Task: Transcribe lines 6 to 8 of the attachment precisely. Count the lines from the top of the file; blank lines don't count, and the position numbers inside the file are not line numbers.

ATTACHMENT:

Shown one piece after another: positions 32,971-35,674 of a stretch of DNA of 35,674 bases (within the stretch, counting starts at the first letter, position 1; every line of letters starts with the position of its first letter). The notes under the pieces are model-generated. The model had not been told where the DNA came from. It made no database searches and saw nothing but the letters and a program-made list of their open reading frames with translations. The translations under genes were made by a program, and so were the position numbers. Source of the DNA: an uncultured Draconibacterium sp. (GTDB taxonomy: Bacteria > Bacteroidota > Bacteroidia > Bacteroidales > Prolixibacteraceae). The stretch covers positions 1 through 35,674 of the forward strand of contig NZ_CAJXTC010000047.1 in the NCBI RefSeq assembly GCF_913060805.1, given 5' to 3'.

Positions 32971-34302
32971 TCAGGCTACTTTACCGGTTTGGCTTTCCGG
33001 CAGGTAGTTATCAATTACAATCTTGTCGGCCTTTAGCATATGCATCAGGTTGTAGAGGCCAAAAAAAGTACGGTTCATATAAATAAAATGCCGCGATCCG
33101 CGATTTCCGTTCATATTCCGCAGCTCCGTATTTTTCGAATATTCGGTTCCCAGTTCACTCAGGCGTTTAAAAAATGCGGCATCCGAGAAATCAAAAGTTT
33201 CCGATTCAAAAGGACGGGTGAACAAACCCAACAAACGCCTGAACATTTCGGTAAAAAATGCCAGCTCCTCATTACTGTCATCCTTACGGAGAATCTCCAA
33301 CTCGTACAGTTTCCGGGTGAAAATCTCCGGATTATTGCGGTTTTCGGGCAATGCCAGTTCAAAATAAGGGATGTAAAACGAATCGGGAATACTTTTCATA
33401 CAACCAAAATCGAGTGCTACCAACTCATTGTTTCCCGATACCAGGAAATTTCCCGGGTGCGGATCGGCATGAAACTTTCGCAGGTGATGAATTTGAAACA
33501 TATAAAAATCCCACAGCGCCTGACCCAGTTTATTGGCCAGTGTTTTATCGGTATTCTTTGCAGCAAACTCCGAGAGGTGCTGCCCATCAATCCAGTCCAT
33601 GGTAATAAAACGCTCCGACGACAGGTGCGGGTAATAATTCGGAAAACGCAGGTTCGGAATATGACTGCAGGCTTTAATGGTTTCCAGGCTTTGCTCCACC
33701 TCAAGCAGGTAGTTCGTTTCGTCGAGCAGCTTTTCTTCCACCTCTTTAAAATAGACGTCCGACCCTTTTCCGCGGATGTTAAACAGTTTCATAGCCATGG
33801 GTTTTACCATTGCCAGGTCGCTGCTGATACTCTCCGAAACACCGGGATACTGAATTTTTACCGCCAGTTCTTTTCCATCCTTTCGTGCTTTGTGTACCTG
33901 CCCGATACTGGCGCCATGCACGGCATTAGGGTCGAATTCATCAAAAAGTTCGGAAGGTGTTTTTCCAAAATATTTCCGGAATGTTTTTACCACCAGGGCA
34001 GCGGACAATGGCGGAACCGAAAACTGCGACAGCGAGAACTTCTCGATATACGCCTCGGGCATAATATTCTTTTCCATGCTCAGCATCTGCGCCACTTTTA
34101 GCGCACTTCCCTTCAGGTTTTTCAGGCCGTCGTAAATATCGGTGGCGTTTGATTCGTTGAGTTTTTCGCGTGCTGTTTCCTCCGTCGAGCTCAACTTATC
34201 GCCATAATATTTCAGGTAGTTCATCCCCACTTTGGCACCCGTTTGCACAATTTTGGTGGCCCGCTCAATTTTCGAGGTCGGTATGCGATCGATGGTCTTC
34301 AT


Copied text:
33201 CCGATTCAAAAGGACGGGTGAACAAACCCAACAAACGCCTGAACATTTCGGTAAAAAATGCCAGCTCCTCATTACTGTCATCCTTACGGAGAATCTCCAA
33301 CTCGTACAGTTTCCGGGTGAAAATCTCCGGATTATTGCGGTTTTCGGGCAATGCCAGTTCAAAATAAGGGATGTAAAACGAATCGGGAATACTTTTCATA
33401 CAACCAAAATCGAGTGCTACCAACTCATTGTTTCCCGATACCAGGAAATTTCCCGGGTGCGGATCGGCATGAAACTTTCGCAGGTGATGAATTTGAAACA